- angle pairs whose sum is \begin{align*}90^\circ\end{align*}.

### Guided Practice

Here is one for you to try on your own.

What is the measure of angle \begin{align*}R\end{align*}?

**Answer**

How can we use what we have learned to find the measure of angle \begin{align*}R\end{align*}? Can we determine whether the two angles have a relationship with each other? Together, they form a right angle. They must be a pair of complementary angles, so we know their sum is \begin{align*}90^\circ\end{align*}. Again, we can set up an equation to solve for \begin{align*}R\end{align*}, the unknown angle.

\begin{align*}R + 22 = 90\end{align*}

This equation represents what we know, that the sum of these two complementary angles is \begin{align*}90^\circ\end{align*}. Now we solve for \begin{align*}R\end{align*}.

\begin{align*}R + 22 & = 90\\ R & = 90 - 22\\ R & = 68^\circ\end{align*}

The measure of the unknown angle is \begin{align*}68^\circ\end{align*}. We can check our answer by putting this value in for \begin{align*}R\end{align*} in the equation.

\begin{align*}68 + 22 = 90^\circ\end{align*}

### Video Review

- This is a James Sousa video on complementary and supplementary angles.

### Practice

Directions: Find the measure of missing angle for each pair of complementary or supplementary angles.

1. Angles \begin{align*}A\end{align*} and \begin{align*}B\end{align*} are complementary. Angle \begin{align*}A\end{align*} is \begin{align*}63^\circ\end{align*}. Find the measure of angle \begin{align*}B\end{align*}.

2. Angles \begin{align*}A\end{align*} and \begin{align*}B\end{align*} are complementary. Angle \begin{align*}A\end{align*} is \begin{align*}83^\circ\end{align*}. Find the measure of angle \begin{align*}B\end{align*}.

3. Angles \begin{align*}A\end{align*} and \begin{align*}B\end{align*} are complementary. Angle \begin{align*}A\end{align*} is \begin{align*}3^\circ\end{align*}. Find the measure of angle \begin{align*}B\end{align*}.

4. Angles \begin{align*}A\end{align*} and \begin{align*}B\end{align*} are complementary. Angle \begin{align*}A\end{align*} is \begin{align*}23^\circ\end{align*}. Find the measure of angle \begin{align*}B\end{align*}.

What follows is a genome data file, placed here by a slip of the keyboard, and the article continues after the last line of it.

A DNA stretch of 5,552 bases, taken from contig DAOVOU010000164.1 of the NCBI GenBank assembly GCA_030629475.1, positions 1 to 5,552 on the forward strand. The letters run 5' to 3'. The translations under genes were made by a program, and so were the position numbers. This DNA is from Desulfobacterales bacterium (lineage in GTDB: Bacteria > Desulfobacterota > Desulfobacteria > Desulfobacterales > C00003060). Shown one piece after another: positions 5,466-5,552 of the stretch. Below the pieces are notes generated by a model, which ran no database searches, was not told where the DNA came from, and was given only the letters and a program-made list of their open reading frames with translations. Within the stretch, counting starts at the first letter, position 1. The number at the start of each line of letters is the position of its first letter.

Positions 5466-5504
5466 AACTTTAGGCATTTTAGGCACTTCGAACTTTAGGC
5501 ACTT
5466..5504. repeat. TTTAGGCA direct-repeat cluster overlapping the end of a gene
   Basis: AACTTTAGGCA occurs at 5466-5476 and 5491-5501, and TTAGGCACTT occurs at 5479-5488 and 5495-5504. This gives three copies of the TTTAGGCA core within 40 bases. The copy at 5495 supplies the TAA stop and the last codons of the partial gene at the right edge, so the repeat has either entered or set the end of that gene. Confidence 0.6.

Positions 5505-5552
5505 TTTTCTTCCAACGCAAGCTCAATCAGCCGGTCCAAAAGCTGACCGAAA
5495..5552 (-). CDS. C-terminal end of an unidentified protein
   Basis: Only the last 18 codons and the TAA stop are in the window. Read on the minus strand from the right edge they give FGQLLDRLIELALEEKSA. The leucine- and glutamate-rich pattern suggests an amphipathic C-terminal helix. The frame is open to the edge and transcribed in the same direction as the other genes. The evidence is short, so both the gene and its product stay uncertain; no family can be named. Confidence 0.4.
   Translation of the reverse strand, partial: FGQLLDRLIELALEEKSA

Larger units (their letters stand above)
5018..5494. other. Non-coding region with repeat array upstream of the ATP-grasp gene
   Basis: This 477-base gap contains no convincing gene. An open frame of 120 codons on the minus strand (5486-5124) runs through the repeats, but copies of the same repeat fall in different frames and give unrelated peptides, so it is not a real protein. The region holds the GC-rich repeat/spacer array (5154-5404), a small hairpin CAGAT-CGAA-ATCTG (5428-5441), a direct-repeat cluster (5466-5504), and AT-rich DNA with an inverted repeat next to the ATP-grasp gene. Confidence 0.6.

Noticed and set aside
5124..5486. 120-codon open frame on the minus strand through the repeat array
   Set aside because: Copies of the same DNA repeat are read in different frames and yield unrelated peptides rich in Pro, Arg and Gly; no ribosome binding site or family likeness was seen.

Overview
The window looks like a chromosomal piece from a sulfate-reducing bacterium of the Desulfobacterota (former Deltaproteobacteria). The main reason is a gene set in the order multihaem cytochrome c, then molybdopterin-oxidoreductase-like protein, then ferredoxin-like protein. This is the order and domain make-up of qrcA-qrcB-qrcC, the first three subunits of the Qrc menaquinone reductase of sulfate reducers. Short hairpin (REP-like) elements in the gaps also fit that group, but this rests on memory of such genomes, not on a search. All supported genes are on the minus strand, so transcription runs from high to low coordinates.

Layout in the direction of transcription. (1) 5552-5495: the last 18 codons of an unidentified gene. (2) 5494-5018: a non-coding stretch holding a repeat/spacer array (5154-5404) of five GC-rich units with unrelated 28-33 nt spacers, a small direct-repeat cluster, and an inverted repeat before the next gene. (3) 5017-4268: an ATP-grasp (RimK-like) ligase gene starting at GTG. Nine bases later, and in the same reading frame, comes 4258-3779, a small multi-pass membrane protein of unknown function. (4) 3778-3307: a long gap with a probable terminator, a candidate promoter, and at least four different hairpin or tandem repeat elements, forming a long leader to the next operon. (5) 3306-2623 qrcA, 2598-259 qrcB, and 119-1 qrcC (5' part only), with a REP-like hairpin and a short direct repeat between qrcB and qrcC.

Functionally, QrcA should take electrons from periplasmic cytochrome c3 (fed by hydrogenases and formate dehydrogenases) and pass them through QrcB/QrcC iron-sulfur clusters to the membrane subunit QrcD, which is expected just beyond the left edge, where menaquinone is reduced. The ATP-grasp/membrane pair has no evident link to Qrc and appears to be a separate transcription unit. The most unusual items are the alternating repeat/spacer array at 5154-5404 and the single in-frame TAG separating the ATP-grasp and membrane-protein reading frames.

5. Angles \begin{align*}A\end{align*} and \begin{align*}B\end{align*} are complementary. Angle \begin{align*}A\end{align*} is \begin{align*}70^\circ\end{align*}. Find the measure of angle \begin{align*}B\end{align*}.

6. Angles \begin{align*}A\end{align*} and \begin{align*}B\end{align*} are complementary. Angle \begin{align*}A\end{align*} is \begin{align*}29^\circ\end{align*}. Find the measure of angle \begin{align*}B\end{align*}.

7. Angles \begin{align*}A\end{align*} and \begin{align*}B\end{align*} are complementary. Angle \begin{align*}A\end{align*} is \begin{align*}66^\circ\end{align*}. Find the measure of angle \begin{align*}B\end{align*}.

8. Angles \begin{align*}A\end{align*} and \begin{align*}B\end{align*} are complementary. Angle \begin{align*}A\end{align*} is \begin{align*}87^\circ\end{align*}. Find the measure of angle \begin{align*}B\end{align*}.

9. Angles \begin{align*}A\end{align*} and \begin{align*}B\end{align*} are supplementary. Angle \begin{align*}A\end{align*} is \begin{align*}33^\circ\end{align*}. Find the measure of angle \begin{align*}B\end{align*}.

10. Angles \begin{align*}A\end{align*} and \begin{align*}B\end{align*} are supplementary. Angle \begin{align*}A\end{align*} is \begin{align*}103^\circ\end{align*}. Find the measure of angle \begin{align*}B\end{align*}.

11. Angles \begin{align*}A\end{align*} and \begin{align*}B\end{align*} are supplementary. Angle \begin{align*}A\end{align*} is \begin{align*}73^\circ\end{align*}. Find the measure of angle \begin{align*}B\end{align*}.

12. Angles \begin{align*}A\end{align*} and \begin{align*}B\end{align*} are supplementary. Angle \begin{align*}A\end{align*} is \begin{align*}78^\circ\end{align*}. Find the measure of angle \begin{align*}B\end{align*}.

13. Angles \begin{align*}A\end{align*} and \begin{align*}B\end{align*} are supplementary. Angle \begin{align*}A\end{align*} is \begin{align*}99^\circ\end{align*}. Find the measure of angle \begin{align*}B\end{align*}.

14. Angles \begin{align*}A\end{align*} and \begin{align*}B\end{align*} are supplementary. Angle \begin{align*}A\end{align*} is \begin{align*}110^\circ\end{align*}. Find the measure of angle \begin{align*}B\end{align*}.

15. Angles \begin{align*}A\end{align*} and \begin{align*}B\end{align*} are supplementary. Angle \begin{align*}A\end{align*} is \begin{align*}127^\circ\end{align*}. Find the measure of angle \begin{align*}B\end{align*}.